There’s so much I need to tell you.
Let’s start with Seattle, though.
I had never left the airport, even though I’ve had countless connecting flights that sent me traveling through the terminals. This most recent flight ended in Seattle and I finally enjoyed the city.
The aquarium was breathtaking and I loved the way their salmon exhibit was overhead, showing something familiar in a new light. The Public Market was exciting too, but a little overwhelming if you’re not in the mood to shop. My favorite day was spent running through Queen Anne’s and back down to the waterfront. I watched the city change and pulse based on its residents and embraced the role of urban explorer until I landed myself back to the waterfront.
I was offered, and accepted, a new job while I was in Seattle too!
And this is the news that is most important to share. It’s a big promotion and I’m so excited to take on more responsibility at work. But with increased workload and a bit more of a public facing role, it’s time I untangle myself from this column.
I have to admit that this change is daunting.
With the new job, and without the tangible writing I put onto these pages every two weeks, I may become unrecognizable to you. I’ll grow and change and continue on with my life — but to you, I’ll be stuck in this moment, a 29-year-old semi-adventurous writer.
It’s finally starting to sink in that death is forever. Or, more specifically, that your death is forever and that while there is so much I need to tell you, there’s never going to be a time when I can pick up the phone and do it.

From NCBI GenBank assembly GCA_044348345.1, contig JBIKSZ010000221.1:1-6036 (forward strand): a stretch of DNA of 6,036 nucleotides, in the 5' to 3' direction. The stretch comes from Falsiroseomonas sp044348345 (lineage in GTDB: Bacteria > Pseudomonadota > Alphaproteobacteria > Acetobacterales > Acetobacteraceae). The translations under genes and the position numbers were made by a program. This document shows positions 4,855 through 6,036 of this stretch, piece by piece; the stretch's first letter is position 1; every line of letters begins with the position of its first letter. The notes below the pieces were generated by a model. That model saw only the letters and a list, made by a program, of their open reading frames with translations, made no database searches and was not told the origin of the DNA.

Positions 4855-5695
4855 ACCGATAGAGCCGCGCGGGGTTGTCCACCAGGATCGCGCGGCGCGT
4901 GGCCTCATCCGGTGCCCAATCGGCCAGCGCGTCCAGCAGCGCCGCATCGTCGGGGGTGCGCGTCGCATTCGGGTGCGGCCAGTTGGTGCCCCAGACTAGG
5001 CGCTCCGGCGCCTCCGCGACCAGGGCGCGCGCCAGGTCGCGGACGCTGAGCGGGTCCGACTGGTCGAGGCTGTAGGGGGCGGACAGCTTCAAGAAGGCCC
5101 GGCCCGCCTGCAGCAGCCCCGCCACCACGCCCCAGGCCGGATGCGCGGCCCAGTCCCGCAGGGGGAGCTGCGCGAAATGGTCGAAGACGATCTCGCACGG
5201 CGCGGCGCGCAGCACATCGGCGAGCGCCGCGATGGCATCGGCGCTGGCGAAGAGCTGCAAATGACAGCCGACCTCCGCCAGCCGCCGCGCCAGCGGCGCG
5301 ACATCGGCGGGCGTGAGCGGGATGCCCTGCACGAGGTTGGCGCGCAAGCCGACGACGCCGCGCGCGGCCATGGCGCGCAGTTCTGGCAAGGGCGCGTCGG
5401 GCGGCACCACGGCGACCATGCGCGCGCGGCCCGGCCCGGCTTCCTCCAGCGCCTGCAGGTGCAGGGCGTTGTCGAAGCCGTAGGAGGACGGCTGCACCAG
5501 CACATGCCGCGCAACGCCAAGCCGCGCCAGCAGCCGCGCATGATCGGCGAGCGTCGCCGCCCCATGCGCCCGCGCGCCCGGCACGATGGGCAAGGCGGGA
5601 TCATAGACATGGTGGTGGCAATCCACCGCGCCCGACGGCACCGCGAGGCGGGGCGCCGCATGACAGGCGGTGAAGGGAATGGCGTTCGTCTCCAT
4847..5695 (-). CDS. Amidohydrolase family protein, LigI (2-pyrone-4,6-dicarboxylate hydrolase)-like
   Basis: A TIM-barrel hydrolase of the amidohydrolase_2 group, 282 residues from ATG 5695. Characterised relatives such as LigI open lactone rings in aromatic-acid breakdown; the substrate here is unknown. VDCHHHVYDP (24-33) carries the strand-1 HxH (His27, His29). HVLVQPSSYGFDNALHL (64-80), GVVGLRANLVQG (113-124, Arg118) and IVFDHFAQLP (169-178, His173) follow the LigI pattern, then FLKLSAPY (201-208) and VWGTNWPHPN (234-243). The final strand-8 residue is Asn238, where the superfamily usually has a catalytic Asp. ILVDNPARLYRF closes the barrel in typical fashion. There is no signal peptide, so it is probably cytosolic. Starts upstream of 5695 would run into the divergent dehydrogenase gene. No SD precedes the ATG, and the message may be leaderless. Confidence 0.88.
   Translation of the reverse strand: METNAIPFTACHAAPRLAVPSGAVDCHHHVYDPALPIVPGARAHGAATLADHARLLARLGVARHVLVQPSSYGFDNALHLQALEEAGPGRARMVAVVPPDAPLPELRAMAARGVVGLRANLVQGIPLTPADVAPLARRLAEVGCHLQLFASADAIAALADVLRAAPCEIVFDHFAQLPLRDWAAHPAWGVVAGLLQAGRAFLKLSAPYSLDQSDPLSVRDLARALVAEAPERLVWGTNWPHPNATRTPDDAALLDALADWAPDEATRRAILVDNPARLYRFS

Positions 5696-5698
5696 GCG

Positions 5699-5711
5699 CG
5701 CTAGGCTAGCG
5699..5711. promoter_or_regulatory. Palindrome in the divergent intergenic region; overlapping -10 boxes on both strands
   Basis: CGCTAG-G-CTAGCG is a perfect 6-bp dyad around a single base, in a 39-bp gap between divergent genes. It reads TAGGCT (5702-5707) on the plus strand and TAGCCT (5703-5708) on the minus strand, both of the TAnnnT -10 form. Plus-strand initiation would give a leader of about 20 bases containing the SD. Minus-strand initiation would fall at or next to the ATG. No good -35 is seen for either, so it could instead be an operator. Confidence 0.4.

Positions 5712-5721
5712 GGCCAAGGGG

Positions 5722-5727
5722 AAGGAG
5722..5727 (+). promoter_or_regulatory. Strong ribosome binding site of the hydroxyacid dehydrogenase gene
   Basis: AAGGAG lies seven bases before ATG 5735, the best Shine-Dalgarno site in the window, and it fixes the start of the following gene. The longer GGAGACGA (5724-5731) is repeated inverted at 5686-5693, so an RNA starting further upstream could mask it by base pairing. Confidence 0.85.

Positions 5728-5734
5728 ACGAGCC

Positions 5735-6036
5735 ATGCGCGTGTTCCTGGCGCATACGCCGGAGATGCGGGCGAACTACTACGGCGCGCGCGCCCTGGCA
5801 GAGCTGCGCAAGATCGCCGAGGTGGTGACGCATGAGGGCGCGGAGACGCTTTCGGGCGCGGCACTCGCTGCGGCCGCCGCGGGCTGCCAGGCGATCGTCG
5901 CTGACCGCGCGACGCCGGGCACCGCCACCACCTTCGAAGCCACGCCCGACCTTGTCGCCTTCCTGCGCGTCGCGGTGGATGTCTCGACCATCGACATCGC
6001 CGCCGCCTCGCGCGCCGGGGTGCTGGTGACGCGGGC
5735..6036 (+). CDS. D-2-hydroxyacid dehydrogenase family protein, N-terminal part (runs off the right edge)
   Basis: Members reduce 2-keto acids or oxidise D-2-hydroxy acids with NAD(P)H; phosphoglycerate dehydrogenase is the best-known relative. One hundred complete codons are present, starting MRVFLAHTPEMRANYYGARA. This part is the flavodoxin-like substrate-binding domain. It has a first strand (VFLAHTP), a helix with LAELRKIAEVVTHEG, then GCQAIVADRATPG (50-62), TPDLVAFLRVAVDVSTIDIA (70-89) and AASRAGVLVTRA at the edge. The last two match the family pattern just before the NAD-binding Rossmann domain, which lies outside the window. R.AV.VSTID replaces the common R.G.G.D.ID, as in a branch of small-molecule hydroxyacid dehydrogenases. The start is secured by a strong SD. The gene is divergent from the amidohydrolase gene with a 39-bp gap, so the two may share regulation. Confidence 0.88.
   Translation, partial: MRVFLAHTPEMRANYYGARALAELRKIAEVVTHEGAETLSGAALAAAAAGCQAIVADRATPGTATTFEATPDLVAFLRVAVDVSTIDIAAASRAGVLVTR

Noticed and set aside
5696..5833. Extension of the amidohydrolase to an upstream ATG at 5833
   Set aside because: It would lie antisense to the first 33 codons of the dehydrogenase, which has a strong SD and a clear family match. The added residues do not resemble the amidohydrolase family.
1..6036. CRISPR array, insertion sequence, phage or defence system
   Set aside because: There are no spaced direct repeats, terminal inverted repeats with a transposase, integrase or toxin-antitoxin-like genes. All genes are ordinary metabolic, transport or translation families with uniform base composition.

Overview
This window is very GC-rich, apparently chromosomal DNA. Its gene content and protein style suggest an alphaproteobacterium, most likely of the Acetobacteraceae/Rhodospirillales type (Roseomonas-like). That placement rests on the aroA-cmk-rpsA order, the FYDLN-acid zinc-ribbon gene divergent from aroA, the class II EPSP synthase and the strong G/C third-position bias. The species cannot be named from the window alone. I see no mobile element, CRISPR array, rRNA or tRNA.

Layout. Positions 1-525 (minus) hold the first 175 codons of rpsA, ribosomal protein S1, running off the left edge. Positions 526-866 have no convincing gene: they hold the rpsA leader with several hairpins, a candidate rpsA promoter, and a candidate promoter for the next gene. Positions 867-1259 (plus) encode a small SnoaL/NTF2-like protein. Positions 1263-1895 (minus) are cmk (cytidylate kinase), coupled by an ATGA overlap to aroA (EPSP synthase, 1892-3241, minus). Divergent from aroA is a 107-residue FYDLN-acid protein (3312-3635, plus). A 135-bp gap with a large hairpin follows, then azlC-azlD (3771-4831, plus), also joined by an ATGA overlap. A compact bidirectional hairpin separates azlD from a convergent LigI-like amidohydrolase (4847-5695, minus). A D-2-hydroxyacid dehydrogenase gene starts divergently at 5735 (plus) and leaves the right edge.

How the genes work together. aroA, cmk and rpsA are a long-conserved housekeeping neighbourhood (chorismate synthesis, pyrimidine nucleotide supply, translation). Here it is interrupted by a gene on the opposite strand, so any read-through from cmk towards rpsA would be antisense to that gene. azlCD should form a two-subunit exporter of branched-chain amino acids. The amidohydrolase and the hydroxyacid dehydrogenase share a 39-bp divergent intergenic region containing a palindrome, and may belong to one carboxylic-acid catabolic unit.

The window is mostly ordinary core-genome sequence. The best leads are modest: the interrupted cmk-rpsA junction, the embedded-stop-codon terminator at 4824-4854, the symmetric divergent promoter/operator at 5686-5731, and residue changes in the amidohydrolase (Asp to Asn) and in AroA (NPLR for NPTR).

I traveled through the Grand Canyon for five days with Patrick and some close friends. When I got back out and to cellphone service, I didn’t have a single missed call or text from you.
I’ll never be able to tell you the way the water of the Colorado River flowed strongly, yet delicately around the rock I sat on while watching the sunset. I’ll never get to tell you about how scared I was each time a train of mules passed me on the winding trail up and out of the Grand Canyon, and we’ll never laugh about how excited I was to get a McDonald’s Big Mac at the top.
And you’ll never know about Thanksgiving at Grandma’s this year, where I got to see Dad, Arne, and his new girlfriend, whom you’ll never meet, and how we went to some of the places in Florida you and Dad had gone together when you were young.
There are so many things you’ll never know now, even though there is so much I need to tell you. But I am grateful that I’ll never have to show you my last column. That when the world stopped and you left it, this column was still something you got to brag about and share.
Over the five years that I’ve written Tangled Up In Blue, a lot has happened that seems so insignificant now.
I got to write about buying new skis, running lots of races, heading into the backcountry with friends, and all of the other mundane feelings that I somehow put to paper.
You loved and read them all, and for that I am forever grateful.
And I’m grateful too, for those who are reading this column now. I hope that although this last column will end in just 98 more words, you’ll still find a way to know me, that we’ll meet again someday on the avenue. Whether it’s a nod on the ski trail, or a summit chat on Mount Marathon on a bluebird day — I promise, I’ll always have so much to tell you.
Because, in the paraphrased and modified words of Bilbo Baggins, five years is far too short a time to write for such excellent and admirable readers.
I don’t know half of you as well as I should like, and I like less than half of you half as well as you deserve.